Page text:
They both had handicaps. Nicoletta’s wasn’t so obvious. Her’s was her heritage. She was a “Roma”. The Roma then, and I think still are, one of the most despised races in Eastern Europe. They are certainly the most displaced race in Europe. The Roma were considered unclean and all criminals just because of their race. Many resorted to crime because if they were going to be regarded as criminals then that was how they’d behave. Also many had little choice other than begging.
Octavian’s handicap though was much more obvious. He was born with only one arm and one leg, Not so obvious was a scoliosis of the spine. Nicoletta was also a few months older and had learned a few basic skills like being able to sit up unaided. Octavian was little more than a month or two old in total.

When I saw him lying back in his cot I knew how heavily the odds were stacked against him if he was to survive. That was why there and then I promised him that I was going to do all I could to help him.


The ridiculous thing is, is that it wasn’t that difficult. Paying him some regular attention, talking to him and encouraging him was a start. If I paid him more attention than other children in my room it was because I thought he needed it.


He was an alert baby and responded well. I can remember we used him as an example of how to create individual care programmes and an American physio, who was also a volunteer aid worker, did a case presentation on him because of his scoliosis.

Apart from giving him a decent amount of attention there were two things I did that I think made a big difference. One was I used to turn him over onto his face and encourage him to push himself up. This helped boost his upper body strength and also, eventually taught him to sit up on his own. I can remember how fulfilling that was for me when he did that. I thought then that if he could do that then the rest should follow. Of course it took time for him to achieve that as I was the only one working with him like that. The Romanian staff saw him as a handicapped child and therefore the best thing for him would be to die.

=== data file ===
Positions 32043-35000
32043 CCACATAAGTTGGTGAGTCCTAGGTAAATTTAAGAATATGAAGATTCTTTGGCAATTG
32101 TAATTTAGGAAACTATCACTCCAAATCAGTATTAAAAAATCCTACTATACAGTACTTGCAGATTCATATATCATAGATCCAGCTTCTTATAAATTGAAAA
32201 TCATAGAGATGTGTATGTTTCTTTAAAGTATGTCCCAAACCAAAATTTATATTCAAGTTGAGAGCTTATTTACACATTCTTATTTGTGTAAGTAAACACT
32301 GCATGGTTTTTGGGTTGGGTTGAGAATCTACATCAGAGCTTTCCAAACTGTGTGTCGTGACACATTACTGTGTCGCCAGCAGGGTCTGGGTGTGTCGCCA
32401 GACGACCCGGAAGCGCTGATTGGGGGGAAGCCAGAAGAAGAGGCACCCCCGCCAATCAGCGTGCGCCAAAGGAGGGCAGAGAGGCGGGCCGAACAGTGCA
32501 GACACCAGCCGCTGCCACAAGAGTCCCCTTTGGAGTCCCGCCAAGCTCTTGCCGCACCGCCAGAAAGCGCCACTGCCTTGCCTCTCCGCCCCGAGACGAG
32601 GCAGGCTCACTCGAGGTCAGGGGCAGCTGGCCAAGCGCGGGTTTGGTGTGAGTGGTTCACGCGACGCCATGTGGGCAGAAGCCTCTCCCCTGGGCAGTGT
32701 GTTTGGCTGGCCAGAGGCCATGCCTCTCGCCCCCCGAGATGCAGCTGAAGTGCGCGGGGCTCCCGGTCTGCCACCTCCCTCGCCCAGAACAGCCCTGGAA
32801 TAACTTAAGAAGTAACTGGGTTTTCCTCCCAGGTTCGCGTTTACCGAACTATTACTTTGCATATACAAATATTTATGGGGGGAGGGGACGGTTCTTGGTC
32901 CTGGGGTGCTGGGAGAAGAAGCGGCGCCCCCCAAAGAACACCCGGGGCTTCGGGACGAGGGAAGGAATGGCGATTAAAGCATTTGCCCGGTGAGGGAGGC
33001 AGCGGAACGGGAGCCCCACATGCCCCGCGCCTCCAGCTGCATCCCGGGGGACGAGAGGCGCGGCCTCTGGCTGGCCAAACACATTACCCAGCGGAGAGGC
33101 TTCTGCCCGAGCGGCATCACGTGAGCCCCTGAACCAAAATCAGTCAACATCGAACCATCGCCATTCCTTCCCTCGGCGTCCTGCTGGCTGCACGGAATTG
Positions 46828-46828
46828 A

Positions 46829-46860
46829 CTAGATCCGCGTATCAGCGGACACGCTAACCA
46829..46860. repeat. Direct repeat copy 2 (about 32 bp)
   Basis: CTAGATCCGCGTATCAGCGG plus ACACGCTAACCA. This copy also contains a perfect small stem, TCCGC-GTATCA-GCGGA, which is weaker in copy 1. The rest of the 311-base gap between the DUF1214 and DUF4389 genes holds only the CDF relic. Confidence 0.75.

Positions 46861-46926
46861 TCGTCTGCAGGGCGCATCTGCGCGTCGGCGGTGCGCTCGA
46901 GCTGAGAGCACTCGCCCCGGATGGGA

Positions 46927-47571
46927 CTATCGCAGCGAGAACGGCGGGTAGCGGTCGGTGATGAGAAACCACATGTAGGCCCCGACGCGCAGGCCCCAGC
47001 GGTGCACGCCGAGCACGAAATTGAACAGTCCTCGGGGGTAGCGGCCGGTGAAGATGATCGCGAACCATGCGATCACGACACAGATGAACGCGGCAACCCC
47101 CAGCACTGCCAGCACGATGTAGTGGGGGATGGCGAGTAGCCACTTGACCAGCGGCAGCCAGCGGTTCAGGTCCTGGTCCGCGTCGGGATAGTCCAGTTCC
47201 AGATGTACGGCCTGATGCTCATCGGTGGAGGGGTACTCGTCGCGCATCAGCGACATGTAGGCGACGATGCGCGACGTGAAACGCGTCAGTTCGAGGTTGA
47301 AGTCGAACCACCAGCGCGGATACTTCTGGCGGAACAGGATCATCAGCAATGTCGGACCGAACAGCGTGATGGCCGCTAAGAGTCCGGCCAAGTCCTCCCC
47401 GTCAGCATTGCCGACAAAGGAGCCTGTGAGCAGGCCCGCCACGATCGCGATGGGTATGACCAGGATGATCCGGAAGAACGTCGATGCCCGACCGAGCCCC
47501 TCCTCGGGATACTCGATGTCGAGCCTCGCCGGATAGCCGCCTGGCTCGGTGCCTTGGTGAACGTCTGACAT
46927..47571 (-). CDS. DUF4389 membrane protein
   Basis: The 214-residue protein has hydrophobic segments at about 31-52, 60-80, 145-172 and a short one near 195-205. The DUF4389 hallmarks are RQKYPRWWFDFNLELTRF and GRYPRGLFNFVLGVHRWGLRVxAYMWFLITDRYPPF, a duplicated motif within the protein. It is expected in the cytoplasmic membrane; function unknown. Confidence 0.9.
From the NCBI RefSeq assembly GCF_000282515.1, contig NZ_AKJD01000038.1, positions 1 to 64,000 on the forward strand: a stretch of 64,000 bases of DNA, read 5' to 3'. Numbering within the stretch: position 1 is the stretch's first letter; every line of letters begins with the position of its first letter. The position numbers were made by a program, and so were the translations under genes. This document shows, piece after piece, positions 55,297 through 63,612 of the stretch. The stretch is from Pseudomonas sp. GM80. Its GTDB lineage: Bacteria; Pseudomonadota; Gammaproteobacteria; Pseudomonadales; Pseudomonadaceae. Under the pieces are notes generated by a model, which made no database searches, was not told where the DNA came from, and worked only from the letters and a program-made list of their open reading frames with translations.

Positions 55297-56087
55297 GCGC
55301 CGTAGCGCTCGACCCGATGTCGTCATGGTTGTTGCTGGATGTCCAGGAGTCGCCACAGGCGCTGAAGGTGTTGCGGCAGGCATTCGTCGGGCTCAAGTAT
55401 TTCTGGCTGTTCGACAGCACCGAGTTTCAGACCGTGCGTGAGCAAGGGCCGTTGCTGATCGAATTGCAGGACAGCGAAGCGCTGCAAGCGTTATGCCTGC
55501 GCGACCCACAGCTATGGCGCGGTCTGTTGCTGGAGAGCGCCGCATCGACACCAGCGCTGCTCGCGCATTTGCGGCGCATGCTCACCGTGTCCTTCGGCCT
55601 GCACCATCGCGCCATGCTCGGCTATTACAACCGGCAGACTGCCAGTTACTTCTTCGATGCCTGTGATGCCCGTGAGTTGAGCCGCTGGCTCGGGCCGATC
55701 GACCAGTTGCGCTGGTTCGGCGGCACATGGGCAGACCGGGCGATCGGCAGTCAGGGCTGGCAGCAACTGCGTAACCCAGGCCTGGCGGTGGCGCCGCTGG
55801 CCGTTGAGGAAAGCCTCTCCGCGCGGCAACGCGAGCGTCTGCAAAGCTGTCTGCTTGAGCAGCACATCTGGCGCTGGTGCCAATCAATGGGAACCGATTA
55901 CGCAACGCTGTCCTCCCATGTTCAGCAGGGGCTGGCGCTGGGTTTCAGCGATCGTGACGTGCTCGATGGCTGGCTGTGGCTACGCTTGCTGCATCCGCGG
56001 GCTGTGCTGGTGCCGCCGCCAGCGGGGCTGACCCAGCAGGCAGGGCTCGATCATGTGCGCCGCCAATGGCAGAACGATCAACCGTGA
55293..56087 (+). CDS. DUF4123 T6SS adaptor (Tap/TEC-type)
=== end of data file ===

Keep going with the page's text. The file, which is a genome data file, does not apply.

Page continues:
Another thing I did which I think I used on other children as well was to get in a child’s car seat. They weren’t as soft and comfy as the ones of today are. This was just a child’s plastic moulded seat. I’d sit Octavian in it and put a toy in front of him. This would more than likely be one where the child could press buttons to ring bells and so on. Octavian soon got the hang of it and was happy bashing away at it with his one hand.


When the Romanian staff saw what a happy baby he was they started to take a shine to him themselves and it wasn’t long before some of them actually started to carry on what I was doing and even took him in to the play room which we, the aid workers, had started using.
As a result it wasn’t long before Octavian learned how to crawl around with his one arm and one leg. To him it was all he had ever known.


Eventually my time in Romania came to an end. I’d spent 15 months there. When I left I knew that some of the aid workers would keep an eye on Octavian and do what they could to continue helping him progress.


I know they did this because not long after I left a couple from Alaska arrived looking to adopt a child and guess who they chose? Of course it was Octavian.


I suppose Octavian would be around 25 now. I can only wish that he has gone on to live a happy and fulfilling life.


When I see people like the evangelist/motivational speaker Nick Vujicic who was born with no arms or legs but is married with 2 children and owns property I like to think that he could be achieving much.


Wherever you are Octavian, good luck.

Michael Birchmore